I'm battling reviewers of one of my society journals to publish my first paper from my postdoc. I've been at this since mid January and I'm waiting to hear what is going on after the second round of revisions. This shitte is getting insane, all for a little short report. I almost never want to send another paper there again.
Archive for the 'Publishing' category
Our lab is in the predicament that we have a glut of papers that need to go out in order to get as many accepted or in press before a grant deadline. I literally have a color-coded excel sheet open on my computer right now listing manuscripts, there various states of doneness (in preparation, review, revision, etc), and target journals. I'm working with the bosses to push another manuscript out the door before revisions come back for another. I guess this is a good problem to have but it would have been better that we didn't sit on these papers building up a huge backlog. I'm 100% certain I'm going to take it on the chin with doing multiple revisions at the same time. But on the plus side, I need papers. So yay papers! I hope my bosses have a healthy amount of funds banked away for all these publication fees, its going to get pricey.
I'm submitting a paper today, hopefully. So journal, Santa's coming early baby! Remember that dear editor, don't have ice water flowing through your veins and desk reject. Because Santa GR will remember and you'll get a lump of coal next year!
If you are celebrating the holidays, I hope you have a safe and fun time surrounded by friends and loved ones. May your drunk uncle be even drunker and your awkward pauses at the dinner table be even more awkward. And if you aren't celebrating the holidays, well then I hope you are having a good day and looking forward to the weekend.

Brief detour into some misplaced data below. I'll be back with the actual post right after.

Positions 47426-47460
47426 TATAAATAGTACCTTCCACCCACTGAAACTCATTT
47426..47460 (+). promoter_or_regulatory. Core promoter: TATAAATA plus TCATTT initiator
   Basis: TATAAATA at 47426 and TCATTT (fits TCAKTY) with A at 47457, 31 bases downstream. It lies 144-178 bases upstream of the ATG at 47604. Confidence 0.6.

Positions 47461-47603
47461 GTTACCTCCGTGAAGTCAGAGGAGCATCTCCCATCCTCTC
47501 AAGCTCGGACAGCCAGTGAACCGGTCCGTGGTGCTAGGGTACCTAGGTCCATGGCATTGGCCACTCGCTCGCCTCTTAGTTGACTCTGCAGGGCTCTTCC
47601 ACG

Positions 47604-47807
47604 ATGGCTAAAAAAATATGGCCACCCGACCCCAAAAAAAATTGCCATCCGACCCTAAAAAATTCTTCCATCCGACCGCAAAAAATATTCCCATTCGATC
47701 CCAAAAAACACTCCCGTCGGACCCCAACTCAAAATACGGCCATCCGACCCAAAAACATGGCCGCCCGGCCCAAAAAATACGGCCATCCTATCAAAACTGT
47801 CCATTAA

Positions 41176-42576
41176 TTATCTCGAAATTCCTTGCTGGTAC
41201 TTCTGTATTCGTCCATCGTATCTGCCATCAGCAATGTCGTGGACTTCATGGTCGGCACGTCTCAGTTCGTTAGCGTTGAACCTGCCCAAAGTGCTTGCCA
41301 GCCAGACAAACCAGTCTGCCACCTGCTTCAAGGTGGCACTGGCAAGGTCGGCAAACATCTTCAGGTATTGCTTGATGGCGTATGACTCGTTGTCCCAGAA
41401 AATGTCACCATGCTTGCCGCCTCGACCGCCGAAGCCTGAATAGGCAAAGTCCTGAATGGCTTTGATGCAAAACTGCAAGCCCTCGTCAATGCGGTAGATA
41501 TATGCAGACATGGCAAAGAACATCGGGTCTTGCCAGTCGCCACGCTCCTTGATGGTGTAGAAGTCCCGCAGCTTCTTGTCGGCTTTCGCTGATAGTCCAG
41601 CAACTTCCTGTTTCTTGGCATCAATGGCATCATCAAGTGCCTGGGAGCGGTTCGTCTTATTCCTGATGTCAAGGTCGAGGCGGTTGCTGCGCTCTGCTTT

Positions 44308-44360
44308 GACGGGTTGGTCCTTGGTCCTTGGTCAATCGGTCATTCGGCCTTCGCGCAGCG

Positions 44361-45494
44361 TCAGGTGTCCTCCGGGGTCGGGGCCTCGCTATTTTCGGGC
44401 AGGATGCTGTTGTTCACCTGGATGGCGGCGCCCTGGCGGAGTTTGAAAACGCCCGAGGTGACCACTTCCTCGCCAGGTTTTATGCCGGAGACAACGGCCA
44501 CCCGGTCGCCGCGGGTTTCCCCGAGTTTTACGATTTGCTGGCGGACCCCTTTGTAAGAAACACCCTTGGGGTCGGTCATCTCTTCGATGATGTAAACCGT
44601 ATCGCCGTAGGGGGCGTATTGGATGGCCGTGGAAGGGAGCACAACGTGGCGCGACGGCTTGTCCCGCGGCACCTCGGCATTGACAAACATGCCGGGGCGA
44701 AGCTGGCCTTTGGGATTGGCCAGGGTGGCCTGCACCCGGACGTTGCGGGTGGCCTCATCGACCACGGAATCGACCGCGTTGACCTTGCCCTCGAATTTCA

Let's get ready for 2017. Maybe the Mayan predictions weren't that far off.
I'm currently not able to spend a lot of time in lab (booo!) and stuck at my desk working on papers (yay!!!!). Papers good right? Yeah but too many manuscripts are coalescing at once. I'm staring at four drafts of papers from me (2 first authorships, 2 co-authorships) and I'm looking at my excel sheet and I have two more to write.
I'm super happy with all the work I've been doing but I'm not going to lie this is daunting as hell. I want to get at least two of the papers out the door in the next week and a half or lets face it, they won't be going out until early January.
I'm in the throws of writing my Ph.D. thesis right now and could use any tips. I mean anything, crazy ass endnote tricks, how to deal with the boredom, etc.
I already got pissed off at my laptop for being slow and maxed the hell out of the RAM, so now its running like a methhead from the cops.
I'm currently shopping my manuscript at journal #4... You know what they don't say, 4th time is the charm.